Defence and Internal Security

Every year the government spends around Rs. 90,000 crores of money on defence services which is nearly 2.5% of the GDP. But the fact remains that the money spent on the internal security remains even less than 1% of its GDP. If the responsibility of the government is to protect its citizens, then it simply needs to spend more on equipping, training, and undertake adequate reforms to achieve greater efficacy and ensure that worst policing has a more humane face.

These are some of the brief suggestions to some of the sectors. In short :

Most people live outside the budget and hence more than the Growth percentage social indicators, hunger index etc. should be the basis for planning the Budget. GDP was expected to grow by 9% but the actual growth is more in the 7% range. India escaped the worst effects of economic crisis of 2008 to the extent that it wasn't integrated into the world financial system

If RBI can intervene to contain currency volatility why can't the Govt. Intervene when basic food prices become volatile ? No hiking of indirect taxes (that affect the poor) while giving direct tax concessions that benefit the better off. We need to start taxing the property and over a period of time do away with the indirect taxes. Export-dependent growth is not sustainable and self-reliance in food and other social sectors should be the target.

Budgetary deficits need to be addressed but can't be sustained if government continues to give tax waivers & incentives to corporate sector and continues to undervalue the natural resources and mines and minerals of the country. Given the fact that Place of agriculture in GDP is falling there need to be a separate Agriculture Budget which preserves traditional seeds and knowledge, supports farmers with credit, prices of their labour provides promotion of organic farming and industrial policy which doesn't promote land acquisitions of farm land. Our aim has to be Universal PDS as against direct cash subsidy combined with exemplary punitive action against hoarding, speculation & corruption in the PDS system; universal Employment, Education and Health.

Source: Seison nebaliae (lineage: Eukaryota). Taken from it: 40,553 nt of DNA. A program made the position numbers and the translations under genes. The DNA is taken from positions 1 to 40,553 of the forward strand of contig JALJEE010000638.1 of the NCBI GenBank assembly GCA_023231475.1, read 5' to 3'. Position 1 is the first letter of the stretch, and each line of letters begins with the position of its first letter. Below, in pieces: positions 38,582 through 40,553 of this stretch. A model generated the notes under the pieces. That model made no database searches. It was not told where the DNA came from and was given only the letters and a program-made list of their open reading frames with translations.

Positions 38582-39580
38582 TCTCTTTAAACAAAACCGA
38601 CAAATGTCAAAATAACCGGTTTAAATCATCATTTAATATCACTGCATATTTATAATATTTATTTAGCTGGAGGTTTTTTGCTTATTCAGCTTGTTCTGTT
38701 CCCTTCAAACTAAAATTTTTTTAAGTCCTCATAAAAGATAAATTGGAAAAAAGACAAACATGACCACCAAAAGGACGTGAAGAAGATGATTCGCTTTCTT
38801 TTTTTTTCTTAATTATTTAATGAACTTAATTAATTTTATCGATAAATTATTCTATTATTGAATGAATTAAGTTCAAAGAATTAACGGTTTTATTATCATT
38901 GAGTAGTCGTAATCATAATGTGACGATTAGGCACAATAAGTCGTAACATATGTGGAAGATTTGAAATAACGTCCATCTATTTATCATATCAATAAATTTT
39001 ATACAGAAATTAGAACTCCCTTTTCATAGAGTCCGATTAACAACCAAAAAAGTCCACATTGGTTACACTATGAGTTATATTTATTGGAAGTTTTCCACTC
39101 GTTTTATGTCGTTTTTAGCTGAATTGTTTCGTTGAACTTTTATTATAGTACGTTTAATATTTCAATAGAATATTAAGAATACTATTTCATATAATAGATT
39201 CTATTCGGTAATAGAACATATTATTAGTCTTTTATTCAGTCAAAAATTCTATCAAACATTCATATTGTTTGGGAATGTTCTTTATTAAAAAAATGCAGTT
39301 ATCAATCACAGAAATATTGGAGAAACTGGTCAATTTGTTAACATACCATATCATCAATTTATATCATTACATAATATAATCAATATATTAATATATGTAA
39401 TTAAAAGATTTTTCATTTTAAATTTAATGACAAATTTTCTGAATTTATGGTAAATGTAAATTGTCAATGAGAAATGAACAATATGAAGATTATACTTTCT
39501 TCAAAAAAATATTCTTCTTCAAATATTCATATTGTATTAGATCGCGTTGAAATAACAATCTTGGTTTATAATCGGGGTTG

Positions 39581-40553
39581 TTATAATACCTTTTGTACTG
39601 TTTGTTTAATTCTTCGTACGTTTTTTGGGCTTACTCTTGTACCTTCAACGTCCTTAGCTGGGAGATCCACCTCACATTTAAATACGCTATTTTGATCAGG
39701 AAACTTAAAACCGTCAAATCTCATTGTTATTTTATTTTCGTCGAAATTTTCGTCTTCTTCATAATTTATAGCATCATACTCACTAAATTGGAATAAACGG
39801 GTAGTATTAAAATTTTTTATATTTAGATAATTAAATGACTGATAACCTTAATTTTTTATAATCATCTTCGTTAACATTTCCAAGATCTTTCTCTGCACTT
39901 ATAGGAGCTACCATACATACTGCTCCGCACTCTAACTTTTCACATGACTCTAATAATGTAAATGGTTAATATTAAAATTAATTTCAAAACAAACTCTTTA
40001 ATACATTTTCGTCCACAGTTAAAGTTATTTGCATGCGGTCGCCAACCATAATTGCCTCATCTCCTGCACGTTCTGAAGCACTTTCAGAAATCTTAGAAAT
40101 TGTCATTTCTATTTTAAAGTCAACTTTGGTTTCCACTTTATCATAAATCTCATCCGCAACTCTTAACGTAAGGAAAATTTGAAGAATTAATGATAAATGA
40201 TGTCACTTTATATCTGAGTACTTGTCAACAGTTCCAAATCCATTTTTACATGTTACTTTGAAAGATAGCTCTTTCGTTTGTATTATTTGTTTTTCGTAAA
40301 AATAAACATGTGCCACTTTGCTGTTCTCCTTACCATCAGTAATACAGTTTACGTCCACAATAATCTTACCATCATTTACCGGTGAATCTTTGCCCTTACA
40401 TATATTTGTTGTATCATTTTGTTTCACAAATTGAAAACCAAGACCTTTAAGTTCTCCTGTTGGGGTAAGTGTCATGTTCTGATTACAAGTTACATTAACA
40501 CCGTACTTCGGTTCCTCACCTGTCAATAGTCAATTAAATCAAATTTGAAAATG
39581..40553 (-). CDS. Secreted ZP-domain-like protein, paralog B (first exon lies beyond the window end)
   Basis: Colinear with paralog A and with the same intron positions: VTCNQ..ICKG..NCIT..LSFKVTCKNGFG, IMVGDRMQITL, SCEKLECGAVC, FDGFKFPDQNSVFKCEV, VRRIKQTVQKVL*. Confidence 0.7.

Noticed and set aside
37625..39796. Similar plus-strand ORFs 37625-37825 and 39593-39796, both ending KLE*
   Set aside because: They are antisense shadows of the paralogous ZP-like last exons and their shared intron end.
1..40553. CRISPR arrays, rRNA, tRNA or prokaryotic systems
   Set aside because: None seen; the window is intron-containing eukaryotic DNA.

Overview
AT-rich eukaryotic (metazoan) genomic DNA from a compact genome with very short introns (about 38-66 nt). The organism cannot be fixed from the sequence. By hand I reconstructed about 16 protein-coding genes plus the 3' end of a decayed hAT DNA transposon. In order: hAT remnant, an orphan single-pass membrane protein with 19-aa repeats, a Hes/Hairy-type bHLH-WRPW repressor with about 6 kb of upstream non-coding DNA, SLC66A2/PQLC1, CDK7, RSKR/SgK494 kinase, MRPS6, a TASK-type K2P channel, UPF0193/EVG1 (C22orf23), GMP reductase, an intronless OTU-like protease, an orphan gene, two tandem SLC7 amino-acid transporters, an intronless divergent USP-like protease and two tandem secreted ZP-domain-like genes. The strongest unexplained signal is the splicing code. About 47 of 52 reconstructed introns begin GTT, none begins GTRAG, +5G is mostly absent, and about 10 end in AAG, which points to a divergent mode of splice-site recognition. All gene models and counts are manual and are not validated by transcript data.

No FDI in retail

Public transport need to be supported and incentives to auto industry should stop, it is not going to help us meet the challnge of climate change in years to come unless we start planning from now on. An economy based on the oil imports will have serious consequence on the social indicators and marginalised sections of the society will be the worst victims of this process.

No tourism incentives – especially in tribal areas for the havoc they wreak (it is a State subject) Indiscriminate disinvestment in profit-making PSUs must not be allowed as it is like deficit financing. In the name of industrial and infrastructural development we are pursuing a policy of privatisation and Public Private Partnership which is only benefiting the corporations who are making huge profits. The 2G scam and many other scams are a result of these policies of indiscriminate privatisation and policy corrections need to be made.

We do hope that the new Budget will take in account our suggestions since the failing social indicators will have a bearing on the economic policies too. The writing is clear that the 'economic reforms' are not working for everyone and a tiny elite is largely benefiting from this. A serious policy course correction is the need of the hour and we hope Finance Minister will not let the country down.

Yours Sincerely,

Medha Patkar Sandeep Pandey Swami Agnivesh Prof. Arun Kumar, Roshan Lal Agarwal, Madhuresh, Anand Mazgaonkar, Geetha Ramakrishnan Sunilam


KNU leaders scare to make a ceasefire with the Burmese government

Jan. 14, 2012

Karen leader Gen. Saw Bo Mya and former Prime Minister Gen. Khin Nyunt tied hands together

According to ( website, Karen National Union (KNU) denied that they had done ceasefire agreement with Myanmar military yet.

Although, military government negotiator ministry U Aung Min eagerly announced ceasefire agreement has done over the 60 year old civil war with KNU, the longest ethnic fighters against Burmese authority, except Kachin Independent Organization (KIO), another strongest ethnic armed group.

In the past, KNU made several negotiations with Burmese military government including their powerful leader General Saw Bo Mya, but the military government deliberately broke down agreements and attacked KNU back seriously.